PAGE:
Publication Date: February 1, 1999Review: Oh, boy... I'm almost afraid to review this book. The Perks of Being a Wallflower already had so many odds againt it before I read it, I think it's almost a bit unfair. This was one of the few scenarios when I watched the film before reading the book. I didn't care for the film, but my friend loved the book. He handed it to me a few days ago and said, "You're going to read this."
Publisher: MTV Books
Page Count: 213
Synopsis: Charlie is a freshman.
And while he's not the biggest geek in the school, he is by no means popular. Shy, introspective, intelligent beyond his years yet socially awkward, he is a wallflower, caught between trying to live his life and trying to run from it.
Charlie is attempting to navigate his way through uncharted territory: the world of first dates and mix tapes, family dramas and new friends; the world of sex, drugs, and The Rocky Horror Picture Show, when all one requires is that perfect song on that perfect drive to feel infinite. But he can't stay on the sideline forever. Standing on the fringes of life offers a unique perspective. But there comes a time to see what it looks like from the dance floor.
The Perks of Being a Wallflower is a deeply affecting coming-of-age story that will spirit you back to those wild and poignant roller-coaster days known as growing up.
And so I did. I read it even though I was sure that if I had a nickel for every time I saw the quotes, "We accept the love we think we deserve," or "In that moment, I swear we were infinite," on a hipster photo, my wealth would rival Beyonce's. I read it even though the movie was disappointing. And I read it even though I had a strong feeling that it wouldn't be my cup of tea.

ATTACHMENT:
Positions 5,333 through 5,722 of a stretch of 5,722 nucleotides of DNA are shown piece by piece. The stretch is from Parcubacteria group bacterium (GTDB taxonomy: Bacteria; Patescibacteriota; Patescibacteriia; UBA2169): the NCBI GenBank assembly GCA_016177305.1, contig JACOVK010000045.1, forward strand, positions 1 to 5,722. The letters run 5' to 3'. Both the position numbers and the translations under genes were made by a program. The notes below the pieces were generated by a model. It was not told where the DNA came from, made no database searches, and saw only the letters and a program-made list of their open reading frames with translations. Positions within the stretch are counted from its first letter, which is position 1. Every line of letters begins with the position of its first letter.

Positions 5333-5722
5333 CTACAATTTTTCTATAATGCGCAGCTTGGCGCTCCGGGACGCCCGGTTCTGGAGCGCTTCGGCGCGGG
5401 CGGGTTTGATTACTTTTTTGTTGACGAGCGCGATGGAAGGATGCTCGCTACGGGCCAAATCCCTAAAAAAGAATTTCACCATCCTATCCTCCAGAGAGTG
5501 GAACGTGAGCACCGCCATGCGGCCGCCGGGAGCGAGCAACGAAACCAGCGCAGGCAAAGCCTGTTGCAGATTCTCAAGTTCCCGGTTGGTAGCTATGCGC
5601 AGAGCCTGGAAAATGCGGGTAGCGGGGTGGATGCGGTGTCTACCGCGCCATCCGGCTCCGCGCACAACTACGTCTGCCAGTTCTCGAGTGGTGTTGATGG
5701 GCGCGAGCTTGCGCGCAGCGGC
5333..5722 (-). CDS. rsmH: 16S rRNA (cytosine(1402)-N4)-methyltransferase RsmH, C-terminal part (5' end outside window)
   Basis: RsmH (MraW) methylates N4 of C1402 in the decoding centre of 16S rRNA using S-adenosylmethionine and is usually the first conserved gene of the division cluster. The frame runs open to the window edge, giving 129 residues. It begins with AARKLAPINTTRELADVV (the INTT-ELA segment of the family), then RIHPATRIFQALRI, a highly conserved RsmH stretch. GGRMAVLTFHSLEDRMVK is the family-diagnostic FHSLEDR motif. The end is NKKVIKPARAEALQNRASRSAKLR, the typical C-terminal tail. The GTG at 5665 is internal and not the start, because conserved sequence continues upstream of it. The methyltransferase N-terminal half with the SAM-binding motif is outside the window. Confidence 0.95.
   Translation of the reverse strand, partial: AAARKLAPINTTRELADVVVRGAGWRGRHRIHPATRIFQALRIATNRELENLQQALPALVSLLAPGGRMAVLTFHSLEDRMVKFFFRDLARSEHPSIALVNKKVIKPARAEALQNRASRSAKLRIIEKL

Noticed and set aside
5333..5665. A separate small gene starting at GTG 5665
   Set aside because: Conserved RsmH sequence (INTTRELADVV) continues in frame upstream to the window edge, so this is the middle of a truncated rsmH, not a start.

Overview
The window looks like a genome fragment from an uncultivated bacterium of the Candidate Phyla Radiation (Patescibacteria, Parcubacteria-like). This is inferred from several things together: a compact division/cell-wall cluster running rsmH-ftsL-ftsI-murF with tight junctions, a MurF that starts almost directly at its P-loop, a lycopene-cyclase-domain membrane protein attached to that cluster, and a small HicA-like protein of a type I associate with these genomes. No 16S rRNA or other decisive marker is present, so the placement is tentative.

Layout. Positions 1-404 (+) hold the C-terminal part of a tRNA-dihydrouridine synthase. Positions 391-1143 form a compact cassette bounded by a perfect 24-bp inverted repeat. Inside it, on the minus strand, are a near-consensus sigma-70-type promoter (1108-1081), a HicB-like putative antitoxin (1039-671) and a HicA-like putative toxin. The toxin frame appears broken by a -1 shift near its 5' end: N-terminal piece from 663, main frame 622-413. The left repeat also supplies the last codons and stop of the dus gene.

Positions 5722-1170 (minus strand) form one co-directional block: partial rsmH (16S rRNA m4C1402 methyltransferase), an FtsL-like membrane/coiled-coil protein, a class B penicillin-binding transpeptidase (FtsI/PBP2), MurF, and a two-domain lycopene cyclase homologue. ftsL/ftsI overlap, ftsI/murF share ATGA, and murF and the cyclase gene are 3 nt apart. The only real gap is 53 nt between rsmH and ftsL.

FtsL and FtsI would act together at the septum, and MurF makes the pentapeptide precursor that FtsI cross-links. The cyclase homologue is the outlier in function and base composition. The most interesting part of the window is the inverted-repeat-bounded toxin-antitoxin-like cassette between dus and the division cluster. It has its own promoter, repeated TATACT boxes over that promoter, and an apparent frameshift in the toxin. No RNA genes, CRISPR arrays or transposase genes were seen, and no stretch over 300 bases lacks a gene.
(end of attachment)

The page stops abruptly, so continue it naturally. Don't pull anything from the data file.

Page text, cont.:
I tried my best to go into this one with an open mind. And while I did not despise this book, I didn't particularly enjoy it. Charlie was a strange character. I had a difficult time relating to him. He didn't feel like a 15/16 year old to me. Instead, he sounded more like a young, naive child, despite some heavy themes of sex, drugs, and sexual assault. Perhaps that was intentional, as this book documents his growth as a character, but I found it a bit jarring. His closest friends, Sam and Patrick, weren't particularly appealing to me either. Sam was a girl that caused my feelings towards her character to be pulled in different directions. Patrick was funny and provided bursts of delight, but also had that certain misfit quality that all of the characters had.
This book is written in letters to an anonymous "friend." And while I thought it was fitting of Charlie's character to write this whole book in letters, it also failed to compel me. There was no constant plot going on to leave me wanting more. In a way, if I stopped after one letter and never picked the book up again, the story would've still felt complete.
The writing is very dull and dry, in my opinion. Similar words and phrases are constantly repeated, making the reading experience very tiring. There are certain parts that contain a subtle beauty, such as the quotes that have been tired out by all the pictures and bracelets they've been printed on, but overall, the writing was very lacking of emotion.
Perhaps my review is unfair because I already has a preconception of the book, but The Perks of Being a Wallflower failed to impress me, despite the many fans of it that I've encountered. I'm not sure if I'd personally recommend it, but many people love this novel, so I would encourage other interested readers to give it a shot.